Many readers have asked how I developed the Tennis Warrior System. They are curious as to why I drifted away from the conventional wisdom of teaching tennis with emphasis on external mechanics, and moved toward teaching a more automatic, instinctive and spontaneous style of playing with emphasis on the internal senses and repetition. After players have learned the different parts of my system and experienced how these parts come together physically as well as mentally, many begin to wonder how it all started. So, in response to the inquiries, I shall now give a quick summary of the genesis of the Tennis Warrior System.
IN THE BEGINNING
For 40 years I have been a tennis coach. The first 15 years I taught the conventional methods of playing, and for the last 25 years I have been teaching my Tennis Warrior System. When the system was in its infancy 25 years ago I had no idea what would develop. Back then I constantly asked myself "why was I teaching one way and playing another?" I would teach to stay still and balanced after a shot. But did I do that? No! I jumped and dove all over the place! I would teach to move the weight into every ball. Did I do that? No! I hit with my weight going forward, sideways, upward or backwards depending on the situation at hand! I would teach to jam the racket back immediately. Did I do that? No! I ran with my racket comfortably in front, then when I got close to the ball I began my racket preparation! I would relentlessly teach to bend the knees. Did I do that? No! On some shots I bent my knees and on others I did not! Soon I was confronted with a blinding flash of the obvious.
If I personally were not using all of these techniques when I played, why was I teaching that way? I came up with two reasons. One, you learn using conventional techniques at first and later you begin playing the way I was playing. Two, tennis was traditionally taught using these conventional techniques. I was blindly accepting this method as the correct method.
I remember thinking, "If at first I teach my students these accepted conventional techniques, then at what point do I tell them to switch to the more automatic, instinctive and spontaneous style?" If players come to me week after week and I teach them all of these traditional mechanics, do I one day say, "Forget all of these mechanics and just go play!"?
I never could come up with a satisfactory answer to this contradiction: teach one way, play another. Learning the conventional way was rooted in tradition, not in true learning principles. How could I teach players to play naturally without forcing a host of mechanics on them?
Then I thought about how I learned to play not by using a lot of technical information, but by hitting thousands and thousands of balls over the years. Tennis was my life! I would hit balls anywhere, anytime. I would play any opponent on any court - clay, hard, grass, marble or mud! Just let me hit tennis balls! Little by little my strokes began to mold themselves.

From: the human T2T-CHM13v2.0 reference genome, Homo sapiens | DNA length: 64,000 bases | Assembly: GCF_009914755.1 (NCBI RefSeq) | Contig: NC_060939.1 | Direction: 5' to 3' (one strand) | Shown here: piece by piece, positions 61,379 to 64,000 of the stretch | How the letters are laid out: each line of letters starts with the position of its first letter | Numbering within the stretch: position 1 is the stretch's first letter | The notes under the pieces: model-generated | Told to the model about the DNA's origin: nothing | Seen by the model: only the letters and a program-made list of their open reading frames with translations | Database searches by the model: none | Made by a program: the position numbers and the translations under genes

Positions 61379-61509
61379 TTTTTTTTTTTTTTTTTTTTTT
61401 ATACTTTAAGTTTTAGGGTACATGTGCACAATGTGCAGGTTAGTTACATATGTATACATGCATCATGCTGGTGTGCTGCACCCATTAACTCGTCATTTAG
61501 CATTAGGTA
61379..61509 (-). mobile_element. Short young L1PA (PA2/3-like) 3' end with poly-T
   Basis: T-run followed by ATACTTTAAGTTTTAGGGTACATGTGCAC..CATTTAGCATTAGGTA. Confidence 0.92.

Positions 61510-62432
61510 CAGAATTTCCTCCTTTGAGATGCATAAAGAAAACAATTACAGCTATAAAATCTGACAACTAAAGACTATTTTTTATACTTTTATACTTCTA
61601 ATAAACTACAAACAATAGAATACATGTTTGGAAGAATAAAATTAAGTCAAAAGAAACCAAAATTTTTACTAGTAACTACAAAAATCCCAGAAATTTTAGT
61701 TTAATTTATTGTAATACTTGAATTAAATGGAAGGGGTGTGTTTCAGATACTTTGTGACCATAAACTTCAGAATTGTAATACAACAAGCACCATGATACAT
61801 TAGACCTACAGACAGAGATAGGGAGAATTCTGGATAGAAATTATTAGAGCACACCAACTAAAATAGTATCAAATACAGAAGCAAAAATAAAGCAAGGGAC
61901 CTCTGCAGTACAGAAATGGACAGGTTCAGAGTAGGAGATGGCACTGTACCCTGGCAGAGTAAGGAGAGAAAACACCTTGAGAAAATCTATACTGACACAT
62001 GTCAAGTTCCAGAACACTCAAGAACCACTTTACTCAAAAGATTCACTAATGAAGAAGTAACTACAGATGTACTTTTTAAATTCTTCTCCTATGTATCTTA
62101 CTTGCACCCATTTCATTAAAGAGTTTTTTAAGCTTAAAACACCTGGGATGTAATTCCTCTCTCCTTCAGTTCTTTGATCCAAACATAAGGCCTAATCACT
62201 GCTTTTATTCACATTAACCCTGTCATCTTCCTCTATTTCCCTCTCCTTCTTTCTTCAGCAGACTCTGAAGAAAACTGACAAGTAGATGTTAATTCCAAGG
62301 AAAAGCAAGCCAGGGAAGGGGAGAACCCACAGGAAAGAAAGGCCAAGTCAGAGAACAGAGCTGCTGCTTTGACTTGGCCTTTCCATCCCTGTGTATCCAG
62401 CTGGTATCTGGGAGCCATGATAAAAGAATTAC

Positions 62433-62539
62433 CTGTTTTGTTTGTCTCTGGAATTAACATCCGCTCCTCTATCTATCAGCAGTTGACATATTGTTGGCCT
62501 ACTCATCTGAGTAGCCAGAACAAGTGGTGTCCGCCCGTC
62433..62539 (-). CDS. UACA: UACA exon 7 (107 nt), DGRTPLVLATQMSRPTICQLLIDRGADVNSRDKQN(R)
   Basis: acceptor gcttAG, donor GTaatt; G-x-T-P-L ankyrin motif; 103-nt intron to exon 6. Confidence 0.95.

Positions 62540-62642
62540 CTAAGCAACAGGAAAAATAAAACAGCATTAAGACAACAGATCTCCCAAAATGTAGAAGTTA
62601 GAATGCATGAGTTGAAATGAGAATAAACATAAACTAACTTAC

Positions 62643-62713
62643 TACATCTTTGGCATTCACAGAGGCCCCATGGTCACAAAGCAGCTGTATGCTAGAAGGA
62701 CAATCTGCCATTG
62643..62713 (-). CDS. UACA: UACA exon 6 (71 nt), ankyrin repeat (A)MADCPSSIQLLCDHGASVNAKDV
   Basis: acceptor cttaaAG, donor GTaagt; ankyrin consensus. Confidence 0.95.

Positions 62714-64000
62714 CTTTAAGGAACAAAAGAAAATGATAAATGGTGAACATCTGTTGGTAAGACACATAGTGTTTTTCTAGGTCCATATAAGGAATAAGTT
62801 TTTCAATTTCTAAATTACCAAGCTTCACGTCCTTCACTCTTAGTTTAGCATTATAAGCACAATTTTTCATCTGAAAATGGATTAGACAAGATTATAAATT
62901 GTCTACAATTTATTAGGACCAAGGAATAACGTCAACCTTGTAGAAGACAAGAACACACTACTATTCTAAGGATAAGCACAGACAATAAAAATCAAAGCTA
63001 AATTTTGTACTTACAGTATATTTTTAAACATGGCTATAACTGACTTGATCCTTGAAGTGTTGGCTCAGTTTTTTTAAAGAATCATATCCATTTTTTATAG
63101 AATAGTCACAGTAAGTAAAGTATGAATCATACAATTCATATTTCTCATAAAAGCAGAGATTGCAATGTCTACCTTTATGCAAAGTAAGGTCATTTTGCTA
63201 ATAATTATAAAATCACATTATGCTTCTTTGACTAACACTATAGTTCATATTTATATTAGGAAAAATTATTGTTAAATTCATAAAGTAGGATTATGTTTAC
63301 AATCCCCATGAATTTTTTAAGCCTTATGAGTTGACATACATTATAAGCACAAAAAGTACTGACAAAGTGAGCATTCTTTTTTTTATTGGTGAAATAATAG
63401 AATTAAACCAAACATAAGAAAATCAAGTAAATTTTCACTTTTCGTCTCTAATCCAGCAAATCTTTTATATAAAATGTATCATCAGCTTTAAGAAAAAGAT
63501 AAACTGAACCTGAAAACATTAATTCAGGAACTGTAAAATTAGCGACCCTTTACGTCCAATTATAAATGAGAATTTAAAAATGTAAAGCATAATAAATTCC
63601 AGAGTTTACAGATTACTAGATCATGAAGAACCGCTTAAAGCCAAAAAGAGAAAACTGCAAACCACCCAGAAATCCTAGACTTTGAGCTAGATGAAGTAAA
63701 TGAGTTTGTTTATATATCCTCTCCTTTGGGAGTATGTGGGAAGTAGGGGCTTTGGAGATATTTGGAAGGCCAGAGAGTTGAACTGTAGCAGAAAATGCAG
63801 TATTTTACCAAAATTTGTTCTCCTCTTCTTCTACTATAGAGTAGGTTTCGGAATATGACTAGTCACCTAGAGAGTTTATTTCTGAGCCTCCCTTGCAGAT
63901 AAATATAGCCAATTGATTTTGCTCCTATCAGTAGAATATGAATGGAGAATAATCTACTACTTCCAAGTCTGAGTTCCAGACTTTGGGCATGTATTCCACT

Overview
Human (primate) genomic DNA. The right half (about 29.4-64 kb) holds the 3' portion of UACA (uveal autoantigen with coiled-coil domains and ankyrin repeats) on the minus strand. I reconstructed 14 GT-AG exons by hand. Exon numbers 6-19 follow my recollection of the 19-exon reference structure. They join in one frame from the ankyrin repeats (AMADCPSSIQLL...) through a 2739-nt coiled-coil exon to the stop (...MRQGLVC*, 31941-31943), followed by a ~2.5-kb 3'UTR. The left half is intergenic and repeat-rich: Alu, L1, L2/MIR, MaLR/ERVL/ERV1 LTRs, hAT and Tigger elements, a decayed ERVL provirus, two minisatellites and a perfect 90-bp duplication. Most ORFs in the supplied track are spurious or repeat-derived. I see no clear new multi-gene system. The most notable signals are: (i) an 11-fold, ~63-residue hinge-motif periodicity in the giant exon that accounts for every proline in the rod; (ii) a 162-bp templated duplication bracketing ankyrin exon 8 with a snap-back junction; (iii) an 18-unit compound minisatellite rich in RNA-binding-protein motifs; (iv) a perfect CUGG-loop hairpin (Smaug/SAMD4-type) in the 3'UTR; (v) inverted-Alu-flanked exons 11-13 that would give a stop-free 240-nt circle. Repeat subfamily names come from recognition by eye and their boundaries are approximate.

As a seasoned coach, I decided to try teaching a player balance without saying much. My plan was to quietly let the student hit a lot of balls and I would observe what his body would do. What occurred next shocked me! At first my student was clumsy and off balance, but I said nothing! Weeks later he still was not in much better shape, but still I said nothing. Then, suddenly, I noticed some improvement in the way he was catching his balance after a shot. I was motivated to forge ahead. Months later the unbelievable improvement in his balance was all the proof I needed to begin testing, testing, testing all parts of a stroke. With little instruction and lots of repetition I was learning how to mold a player's stroke according to his own style, form and personality. Wow! I knew I was on to something big.
Repetition is the chariot of genius. Repetition molds a player, not the technical instruction. This is the way all pros have learned the game. These magnificent men and women were so excited about playing tennis that they just hit and hit and hit.
THE FINAL QUESTION
So I knew repetition worked, but I really did not know how. Why did the strokes mold themselves with little technical information? Why did the feet go this way and arms go that way all by themselves to develop a stroke? What was the key that explained this phenomenon? The answer was so simple, yet it was months before it came to me.
My final epiphany catapulted my system to the next level. The answer was in how we learned to walk! The trial and error of a small child teetering on the brink of mobility. His or her little body over time, with much repetition and much trial and error, makes automatic corrections and begins internally balancing itself. The body actually seeks to become more efficient on its own to survive the tumbles and spills! Eventually this internal balancing mechanism is manifested externally by walking correctly. This process is true of riding a bicycle, playing a musical instrument and, oh yes, even learning to play tennis.
THE TENNIS WARRIOR SYSTEM WAS BORN!
Mission accomplished! With a basic foundation of true principles set, I began to build my system. Now here we are, twenty-five years later. My system has turned into a philosophy - the Tennis Warrior philosophy. I have three CDs, one book, two booklets, a website and tons of articles to explain the principles that I have accumulated for all these years.
The Tennis Warrior System just keeps growing and I thank all of you for being a huge part of the Tennis Warrior success. Many of you grabbed onto the Warrior principles and made them a part of your tennis life as well as your everyday life. For this, I thank you.
And that's how it all began.